MSF treating people near Tikrit. (MSF/The Daily Star)
Your feedback is important to us!
We invite all our readers to share with us their views and comments about this article.
Disclaimer: Comments submitted by third parties on this site are the sole responsibility of the individual(s) whose content is submitted. The Daily Star accepts no responsibility for the content of comment(s), including, without limitation, any error, omission or inaccuracy therein. Please note that your email address will NOT appear on the site.
Alert: If you are facing problems with posting comments, please note that you must verify your email with Disqus prior to posting a comment. follow this link to make sure your account meets the requirements. (http://bit.ly/vDisqus)
In recent weeks humanitarian agencies have been gearing up for a massive exodus from Mosul. The U.N. expects up to a million people to flee the area when the Iraqi army moves on the city now held by Daesh (ISIS). Infrastructure is degraded, the security situation is dire and resources are scarce.MSF operates mobile clinics throughout Iraq, in some of the country's most dangerous and least accessible areas, including Tikrit.Geddo said the U.N. is currently projecting that 700,000 people fleeing the city will require urgent humanitarian assistance.Years of war and neglect have all but eliminated the country's ability to provide basic services.Hatahit said WHO is trying to negotiate on behalf of other NGOs to bring in more foreign staff and provision them with preapproved medicines.A DESPERATE POPULATIONThe need is clear, and much support will be needed to ensure sufficient aid can be provided to the beleaguered population of Mosul. The city has been occupied by Daesh since June 2014, and the current condition of the civilian population is a major concern.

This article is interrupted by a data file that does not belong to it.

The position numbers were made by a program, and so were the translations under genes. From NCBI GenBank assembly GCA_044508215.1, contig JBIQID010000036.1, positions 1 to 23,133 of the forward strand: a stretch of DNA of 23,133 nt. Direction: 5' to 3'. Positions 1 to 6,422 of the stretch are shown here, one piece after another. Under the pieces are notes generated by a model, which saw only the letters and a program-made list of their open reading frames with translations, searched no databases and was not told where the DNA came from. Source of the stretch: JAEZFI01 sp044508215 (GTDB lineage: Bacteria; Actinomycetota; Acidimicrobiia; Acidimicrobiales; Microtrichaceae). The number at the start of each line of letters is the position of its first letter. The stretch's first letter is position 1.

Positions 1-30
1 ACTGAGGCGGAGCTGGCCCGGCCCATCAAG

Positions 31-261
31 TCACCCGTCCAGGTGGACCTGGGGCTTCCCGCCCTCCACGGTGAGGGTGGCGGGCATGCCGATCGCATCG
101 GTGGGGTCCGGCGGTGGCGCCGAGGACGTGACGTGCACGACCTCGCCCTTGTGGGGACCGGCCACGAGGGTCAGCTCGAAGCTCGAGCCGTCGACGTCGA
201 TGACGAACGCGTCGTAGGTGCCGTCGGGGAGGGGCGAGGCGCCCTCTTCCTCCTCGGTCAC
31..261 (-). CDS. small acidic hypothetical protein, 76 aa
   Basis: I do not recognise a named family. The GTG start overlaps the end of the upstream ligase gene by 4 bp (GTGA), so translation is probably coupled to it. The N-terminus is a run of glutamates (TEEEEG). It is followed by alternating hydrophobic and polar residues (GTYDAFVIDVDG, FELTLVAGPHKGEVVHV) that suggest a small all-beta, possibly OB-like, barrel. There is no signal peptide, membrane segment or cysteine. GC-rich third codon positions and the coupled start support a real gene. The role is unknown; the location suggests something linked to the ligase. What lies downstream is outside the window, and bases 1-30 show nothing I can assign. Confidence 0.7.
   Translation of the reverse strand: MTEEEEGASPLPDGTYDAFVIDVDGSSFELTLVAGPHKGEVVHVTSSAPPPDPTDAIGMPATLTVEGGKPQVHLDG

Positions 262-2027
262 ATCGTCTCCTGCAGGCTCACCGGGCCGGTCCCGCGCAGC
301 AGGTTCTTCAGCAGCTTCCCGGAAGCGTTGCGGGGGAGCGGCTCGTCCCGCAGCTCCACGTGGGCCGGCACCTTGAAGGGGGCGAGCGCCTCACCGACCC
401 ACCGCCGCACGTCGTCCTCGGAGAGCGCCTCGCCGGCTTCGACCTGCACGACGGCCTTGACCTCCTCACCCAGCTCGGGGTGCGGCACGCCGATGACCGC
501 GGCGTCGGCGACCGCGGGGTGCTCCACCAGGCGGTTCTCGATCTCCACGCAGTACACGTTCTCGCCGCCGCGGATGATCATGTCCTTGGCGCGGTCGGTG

STL witness details role as Rafik Hariri bodyguard
STL: Defendant canceled hajj pilgrimage before attack
STL prosecutors introduce ‘atlas’ of cellular coverage
FOLLOW THIS ARTICLE